This article is from the archive of our partner .

President Obama is "toast" in 2012 if the economy is stagnant and the Republican nominee is good, but give him a better economy and a candidate like Perry and he wins states like Georgia and Arizona, says New York Times stats guru Nate Silver. His piece in The New York Times Magazine this weekend goes into painstaking detail about why economic indicators are good but not great predictors of election outcomes in creating his model for analyzing Obama's chances. Nevertheless, it's fun to see the unknowable future represented in cold, hard numbers. 

Taking a shot at the "sophomoric strategist" who slices up the electorate into "soccer moms" and "Nascar dads" (ouch, Mark Penn), Silver says it's best to look at what Americans have in common. He sees that as uncertainty whether Obama can handle the economic problems he inherited, frustration about the bad economy, and a willingness to vote against him, and says each of those factors can be quantified. Crunching the numbers, Silver offers a serious analysis with lots of caveats -- like even if the economy is terrible and Republicans nominate a moderate, Obama could win if there's a headline "sort of October surprise: 'Mitt in Torrid Affair With Filipina Housekeeper.' Subhead: 'Illegal Immigrant Got Free Romneycare.'" But throwing that caution to the wind is highly entertaining, as is, as Hot Air notes, looking at how bad the economy has to be for Michele Bachmann to triumph.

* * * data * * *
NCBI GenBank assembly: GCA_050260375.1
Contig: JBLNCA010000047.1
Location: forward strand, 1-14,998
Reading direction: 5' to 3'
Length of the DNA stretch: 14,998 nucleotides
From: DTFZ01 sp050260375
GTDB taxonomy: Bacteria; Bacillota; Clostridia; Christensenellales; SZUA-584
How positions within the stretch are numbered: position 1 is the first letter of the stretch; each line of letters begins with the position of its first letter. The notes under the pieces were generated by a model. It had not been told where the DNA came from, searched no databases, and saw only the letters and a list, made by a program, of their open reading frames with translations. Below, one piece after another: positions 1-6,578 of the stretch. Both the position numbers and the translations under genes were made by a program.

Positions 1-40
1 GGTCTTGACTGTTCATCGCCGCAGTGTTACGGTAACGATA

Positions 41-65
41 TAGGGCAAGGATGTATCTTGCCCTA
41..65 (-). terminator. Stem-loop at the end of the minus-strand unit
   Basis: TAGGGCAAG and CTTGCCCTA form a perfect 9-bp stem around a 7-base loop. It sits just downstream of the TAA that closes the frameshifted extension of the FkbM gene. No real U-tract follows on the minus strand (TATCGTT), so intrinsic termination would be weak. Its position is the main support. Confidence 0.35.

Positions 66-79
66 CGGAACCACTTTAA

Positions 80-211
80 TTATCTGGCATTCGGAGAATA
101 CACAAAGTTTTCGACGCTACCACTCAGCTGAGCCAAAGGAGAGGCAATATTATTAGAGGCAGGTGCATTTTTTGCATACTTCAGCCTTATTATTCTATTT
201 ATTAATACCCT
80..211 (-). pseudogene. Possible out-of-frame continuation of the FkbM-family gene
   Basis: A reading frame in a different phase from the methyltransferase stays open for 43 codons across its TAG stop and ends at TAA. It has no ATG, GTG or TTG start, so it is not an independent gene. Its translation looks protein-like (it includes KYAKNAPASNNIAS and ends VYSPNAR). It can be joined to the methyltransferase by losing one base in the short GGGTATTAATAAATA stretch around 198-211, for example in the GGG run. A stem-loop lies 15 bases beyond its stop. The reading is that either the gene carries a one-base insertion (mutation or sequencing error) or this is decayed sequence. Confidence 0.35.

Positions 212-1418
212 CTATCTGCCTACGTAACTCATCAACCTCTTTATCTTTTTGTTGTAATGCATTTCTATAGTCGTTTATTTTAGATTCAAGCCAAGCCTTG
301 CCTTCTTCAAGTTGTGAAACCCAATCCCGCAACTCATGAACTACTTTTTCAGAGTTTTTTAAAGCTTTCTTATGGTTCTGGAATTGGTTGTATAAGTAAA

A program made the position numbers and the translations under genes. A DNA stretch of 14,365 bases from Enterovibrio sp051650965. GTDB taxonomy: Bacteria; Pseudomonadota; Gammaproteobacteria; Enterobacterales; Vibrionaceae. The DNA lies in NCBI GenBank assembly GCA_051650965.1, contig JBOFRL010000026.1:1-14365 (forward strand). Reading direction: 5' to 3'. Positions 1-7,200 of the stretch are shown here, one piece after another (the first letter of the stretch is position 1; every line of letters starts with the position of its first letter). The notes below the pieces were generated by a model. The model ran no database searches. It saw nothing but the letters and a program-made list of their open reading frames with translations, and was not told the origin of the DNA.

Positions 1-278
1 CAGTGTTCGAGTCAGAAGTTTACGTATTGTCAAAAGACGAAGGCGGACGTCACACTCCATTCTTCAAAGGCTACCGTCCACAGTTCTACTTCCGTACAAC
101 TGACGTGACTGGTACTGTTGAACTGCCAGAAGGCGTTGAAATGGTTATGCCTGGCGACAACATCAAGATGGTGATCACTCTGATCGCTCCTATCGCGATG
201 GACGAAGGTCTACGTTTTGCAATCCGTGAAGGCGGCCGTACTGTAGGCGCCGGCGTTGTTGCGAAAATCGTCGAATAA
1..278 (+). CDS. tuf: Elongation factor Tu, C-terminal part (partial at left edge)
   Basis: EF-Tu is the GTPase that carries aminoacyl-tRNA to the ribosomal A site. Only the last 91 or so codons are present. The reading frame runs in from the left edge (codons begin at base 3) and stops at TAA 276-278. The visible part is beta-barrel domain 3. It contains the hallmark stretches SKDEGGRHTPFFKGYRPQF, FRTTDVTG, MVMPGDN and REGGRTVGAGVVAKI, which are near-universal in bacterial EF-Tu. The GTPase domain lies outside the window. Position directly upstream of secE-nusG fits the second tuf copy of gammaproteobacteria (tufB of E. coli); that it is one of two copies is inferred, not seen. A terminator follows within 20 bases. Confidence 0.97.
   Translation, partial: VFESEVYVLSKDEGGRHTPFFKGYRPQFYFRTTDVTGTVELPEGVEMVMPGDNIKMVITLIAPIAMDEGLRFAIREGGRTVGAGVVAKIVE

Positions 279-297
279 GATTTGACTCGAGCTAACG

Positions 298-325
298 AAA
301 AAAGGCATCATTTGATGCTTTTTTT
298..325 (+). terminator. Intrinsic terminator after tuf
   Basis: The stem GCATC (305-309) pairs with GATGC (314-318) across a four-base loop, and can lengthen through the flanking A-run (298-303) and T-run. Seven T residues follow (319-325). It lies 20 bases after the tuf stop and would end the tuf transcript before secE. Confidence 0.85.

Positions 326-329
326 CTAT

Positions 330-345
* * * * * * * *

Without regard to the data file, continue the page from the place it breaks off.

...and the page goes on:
What if the economy is miserable but Bachmann is the nominee?
Nominee: Bachmann
GDP growth: - 1.5 percent
Winner: 51 percent chance of a Bachmann victory. 
 
What if the economy is growing a little, Bachmann is the nominee, and Obama is caught on tape kicking a puppy?
Nominee: Bachmann
GDP growth: 1.8 percent
Winner: Add in another factor, like somehow Obama's approval rating drops from 43 percent, where it is now, to 30 percent, and odds are Bachmann wins even with a slightly growing economy.
 
What if the economy stalls out but Obama cures cancer?
Nominee: Romney
GDP growth next year: 0 percent
Winner: 83 percent chance of a Romney victory. But if somehow Obama's approval rating shoots up to 56 percent -- Silver suggests he cure cancer this month -- he can beat Romney even with no economic growth.
 
What if somehow the economy grows enough to actually lower the unemployment rate and Republicans nominate a guy they hate?
Nominee: Jon Huntsman
GDP growth: 4.3 percent
Winner: 51 percent odds Huntsman will win. Note: Huntsman is the guy Silver thinks has the best chance of beating Obama even in a good economy, but Silver also thinks Huntsman has very little chance of winning the Republican nomination.
 
What if Obama pulls a Ryan Gosling and breaks up a fight while wearing a tank top but the economy craters?
Nominee: Herman Cain
GDP growth: -2.8 percent
Winner: 53 percent chance Cain wins, even with Obama's approval rating shooting up to 60 percent.
 
What if the economy stalls but Obama gets in a ton of zingers against a notoriously bad debater?
Nominee: Rick Perry
GDP growth: 0 percent
Winner: 56 percent chance Obama wins if his approval rating goes up to 52 percent.
 
What if the economy is awesome but a Texas cowboy makes Obama look like a wussy liberal dweeb?
Nominee: Perry
GDP growth: 4.5 percent growth
Winner: 53 percent chance Perry wins if Obama's approval rating drops to 45 percent.
 
The American Prospect's Jamelle Bouie writes, "For my part, Silver's forecast shows us the extent to which it's still too early to know anything other than that this election will be a toss-up. Anything else depends on factors that we can’t actually predict." But that takes away all the fun.

This article is from the archive of our partner The Wire.

We want to hear what you think about this article. Submit a letter to the editor or write to letters@theatlantic.com.